Contact of worker with Omicron tests positive, 14 new community cases

A household contact of an MIQ worker with Omicron has also tested positive for Covid-19.

There are 14 new Covid cases in the community and 30 at the border to report in New Zealand today as the Government rethinks its plan on dealing with the highly transmissible variant Omicron.

Health officials are reviewing the current traffic light settings that were designed with Delta in mind because Omicron is a "different beast", Director-general of health Dr Ashley Bloomfield said this morning.

Bloomfield told RNZ that the declining number of cases in the ongoing Delta outbreak showed that the traffic light system had worked well, but the system, based on vaccination certificates, was less suited to Omicron.

Working from home and lowering the number of people allowed at gatherings are all back on the table as the Government plans for an inevitable Omicron outbreak.

As of this morning, a total of 86 contacts have been identified in relation to the border worker with Omicron, including seven household and 79 close contacts, the Ministry of Health said in a statement this afternoon.

At this stage, 75 have returned negative test results and one a positive result. The worker was stationed at Auckland's Stamford Plaza.

From the exposure events linked to the MIQ worker, there were 10 people from the two bus journeys who were yet to be tested and were being followed up in person.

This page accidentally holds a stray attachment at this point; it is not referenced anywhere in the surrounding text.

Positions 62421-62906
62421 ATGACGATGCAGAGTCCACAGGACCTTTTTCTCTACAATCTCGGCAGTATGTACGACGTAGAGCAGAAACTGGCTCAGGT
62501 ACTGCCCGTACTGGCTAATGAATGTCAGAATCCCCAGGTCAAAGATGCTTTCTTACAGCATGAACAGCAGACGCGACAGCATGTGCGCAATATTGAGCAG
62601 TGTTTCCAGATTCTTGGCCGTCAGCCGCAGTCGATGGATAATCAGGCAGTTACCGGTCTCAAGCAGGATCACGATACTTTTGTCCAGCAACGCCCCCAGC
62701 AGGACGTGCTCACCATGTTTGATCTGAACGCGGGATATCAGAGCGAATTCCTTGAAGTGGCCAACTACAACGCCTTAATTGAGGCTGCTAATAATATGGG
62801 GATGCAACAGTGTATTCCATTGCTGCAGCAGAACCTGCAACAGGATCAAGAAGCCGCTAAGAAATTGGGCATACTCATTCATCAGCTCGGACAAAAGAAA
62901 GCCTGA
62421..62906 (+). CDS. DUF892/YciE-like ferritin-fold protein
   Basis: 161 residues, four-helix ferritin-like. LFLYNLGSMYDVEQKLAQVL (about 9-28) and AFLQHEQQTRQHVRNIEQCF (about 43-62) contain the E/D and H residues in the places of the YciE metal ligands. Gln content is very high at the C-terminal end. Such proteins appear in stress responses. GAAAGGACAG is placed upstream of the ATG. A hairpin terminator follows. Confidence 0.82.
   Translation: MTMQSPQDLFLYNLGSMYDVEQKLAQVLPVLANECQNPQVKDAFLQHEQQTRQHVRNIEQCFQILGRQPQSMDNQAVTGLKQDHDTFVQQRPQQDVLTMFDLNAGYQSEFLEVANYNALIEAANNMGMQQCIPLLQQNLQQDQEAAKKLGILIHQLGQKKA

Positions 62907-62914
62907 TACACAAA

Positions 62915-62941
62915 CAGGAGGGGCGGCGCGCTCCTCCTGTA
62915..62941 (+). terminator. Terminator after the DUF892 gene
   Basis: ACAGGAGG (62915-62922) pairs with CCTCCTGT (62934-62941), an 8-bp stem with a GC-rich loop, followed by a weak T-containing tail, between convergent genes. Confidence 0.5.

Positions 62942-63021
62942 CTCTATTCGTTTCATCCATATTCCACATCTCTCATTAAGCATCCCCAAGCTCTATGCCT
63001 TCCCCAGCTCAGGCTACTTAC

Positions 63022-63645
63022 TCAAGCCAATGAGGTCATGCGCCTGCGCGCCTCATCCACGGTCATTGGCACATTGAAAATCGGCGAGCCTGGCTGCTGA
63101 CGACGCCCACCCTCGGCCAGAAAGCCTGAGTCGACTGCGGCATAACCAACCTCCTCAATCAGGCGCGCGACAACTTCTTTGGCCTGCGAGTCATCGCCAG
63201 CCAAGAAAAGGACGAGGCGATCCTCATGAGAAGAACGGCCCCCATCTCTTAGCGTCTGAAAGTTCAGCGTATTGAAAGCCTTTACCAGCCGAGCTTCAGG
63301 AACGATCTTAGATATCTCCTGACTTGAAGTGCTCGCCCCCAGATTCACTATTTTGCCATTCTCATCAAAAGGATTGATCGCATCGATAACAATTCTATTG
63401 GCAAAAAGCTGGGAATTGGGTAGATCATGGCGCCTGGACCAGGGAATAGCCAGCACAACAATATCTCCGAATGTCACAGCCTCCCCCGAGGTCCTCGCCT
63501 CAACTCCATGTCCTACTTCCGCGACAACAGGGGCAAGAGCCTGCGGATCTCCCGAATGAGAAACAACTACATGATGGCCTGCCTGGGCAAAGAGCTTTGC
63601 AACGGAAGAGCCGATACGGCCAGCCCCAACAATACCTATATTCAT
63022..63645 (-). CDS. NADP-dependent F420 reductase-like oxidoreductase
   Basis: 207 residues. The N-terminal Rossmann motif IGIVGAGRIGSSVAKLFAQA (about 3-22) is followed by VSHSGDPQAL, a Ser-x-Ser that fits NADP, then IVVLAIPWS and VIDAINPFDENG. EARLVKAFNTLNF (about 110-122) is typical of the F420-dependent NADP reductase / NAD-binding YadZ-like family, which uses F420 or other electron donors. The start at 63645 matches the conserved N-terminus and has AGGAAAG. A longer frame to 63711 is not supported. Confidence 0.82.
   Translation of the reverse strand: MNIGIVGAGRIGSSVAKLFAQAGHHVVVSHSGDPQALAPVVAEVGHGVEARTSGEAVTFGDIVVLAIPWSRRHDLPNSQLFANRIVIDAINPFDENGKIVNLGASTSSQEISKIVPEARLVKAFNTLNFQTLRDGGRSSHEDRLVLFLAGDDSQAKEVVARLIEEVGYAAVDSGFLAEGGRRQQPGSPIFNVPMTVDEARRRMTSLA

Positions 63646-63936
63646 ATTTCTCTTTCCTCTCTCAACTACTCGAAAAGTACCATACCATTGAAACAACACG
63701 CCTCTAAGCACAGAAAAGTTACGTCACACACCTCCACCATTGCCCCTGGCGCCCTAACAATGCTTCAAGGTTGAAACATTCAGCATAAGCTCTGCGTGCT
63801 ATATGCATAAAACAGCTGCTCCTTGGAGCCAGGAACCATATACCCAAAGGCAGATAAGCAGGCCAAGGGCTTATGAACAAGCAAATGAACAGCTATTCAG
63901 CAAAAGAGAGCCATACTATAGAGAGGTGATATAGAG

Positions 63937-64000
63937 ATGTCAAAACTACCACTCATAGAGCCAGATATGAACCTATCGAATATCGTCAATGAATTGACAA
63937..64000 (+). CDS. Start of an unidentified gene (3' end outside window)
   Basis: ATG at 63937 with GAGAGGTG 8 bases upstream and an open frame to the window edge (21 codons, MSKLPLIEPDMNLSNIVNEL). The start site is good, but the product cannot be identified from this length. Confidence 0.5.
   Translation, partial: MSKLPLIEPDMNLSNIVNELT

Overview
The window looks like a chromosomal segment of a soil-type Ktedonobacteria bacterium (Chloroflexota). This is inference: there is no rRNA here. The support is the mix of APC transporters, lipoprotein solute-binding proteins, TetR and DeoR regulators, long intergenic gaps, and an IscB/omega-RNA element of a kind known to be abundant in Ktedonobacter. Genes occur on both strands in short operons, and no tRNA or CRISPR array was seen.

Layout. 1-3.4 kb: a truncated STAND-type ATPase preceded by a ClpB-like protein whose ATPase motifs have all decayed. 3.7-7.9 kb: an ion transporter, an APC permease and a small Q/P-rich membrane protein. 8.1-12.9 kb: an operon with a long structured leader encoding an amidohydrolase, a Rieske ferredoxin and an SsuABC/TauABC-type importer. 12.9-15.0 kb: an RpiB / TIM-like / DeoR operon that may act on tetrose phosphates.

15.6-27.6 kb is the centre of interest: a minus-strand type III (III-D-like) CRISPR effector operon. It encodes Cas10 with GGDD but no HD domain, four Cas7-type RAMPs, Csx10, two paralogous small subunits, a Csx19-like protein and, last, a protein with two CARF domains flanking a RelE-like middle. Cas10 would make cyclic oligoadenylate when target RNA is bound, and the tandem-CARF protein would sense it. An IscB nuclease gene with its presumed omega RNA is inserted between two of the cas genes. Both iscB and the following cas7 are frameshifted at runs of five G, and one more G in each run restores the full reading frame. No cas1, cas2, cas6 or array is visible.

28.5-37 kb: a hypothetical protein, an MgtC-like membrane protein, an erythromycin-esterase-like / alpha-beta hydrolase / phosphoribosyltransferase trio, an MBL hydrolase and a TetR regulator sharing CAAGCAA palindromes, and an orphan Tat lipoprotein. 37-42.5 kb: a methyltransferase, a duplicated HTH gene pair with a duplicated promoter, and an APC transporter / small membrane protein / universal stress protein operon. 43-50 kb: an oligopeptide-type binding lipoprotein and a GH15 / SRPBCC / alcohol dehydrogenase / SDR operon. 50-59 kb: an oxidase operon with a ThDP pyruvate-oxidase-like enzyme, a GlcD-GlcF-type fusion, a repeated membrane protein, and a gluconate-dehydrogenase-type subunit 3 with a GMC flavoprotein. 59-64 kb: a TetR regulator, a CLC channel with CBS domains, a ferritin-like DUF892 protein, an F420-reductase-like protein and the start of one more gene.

No other close contacts linked to this cluster have returned positive results, the ministry said.

Health officials continue to investigate the transmission route and testing of staff from the Stamford Plaza facility continues today.

The Ministry said its objective was to stamp out and prevent any onward transmission.

"We're reiterating our call for anyone who lives in Auckland with symptoms – no matter how mild – to get a test, even if you're vaccinated and to please stay at home until you return a negative test result."

The Ministry said the new community cases were in Auckland, Lakes and Wellington. 

Thirty people are in hospital today, including two in intensive care.

Thousand of kids get jabs 

Yesterday saw the Pfizer vaccine being made available to some of our youngest generation - children aged 5 to 11 -with 14,367 first doses were administered.

More than 500 sites around the country can administer the vaccine to this age group, with more coming online soon.

"We want to thank children, and the caregivers who supported them, who got their first dose yesterday. We encourage everyone who is eligible to get vaccinated," the Ministry said.

New vaccine rules for police 

Police revealed today that they will be implementing a mandatory vaccination policy for all employees, contractors, volunteers, suppliers, new employees and visitors who work or enter police sites.

Everyone covered by the new policy will be required to have had their first Covid vaccination by February 11 and to have had their second by March 11.

Police said anyone visiting a station or police site to access essential police services, for example front-counter services and people brought to a station for services in relation to enforcement and operational activities - victims and witnesses - were exempt.

People held in police custody suites were also not required to be vaccinated.


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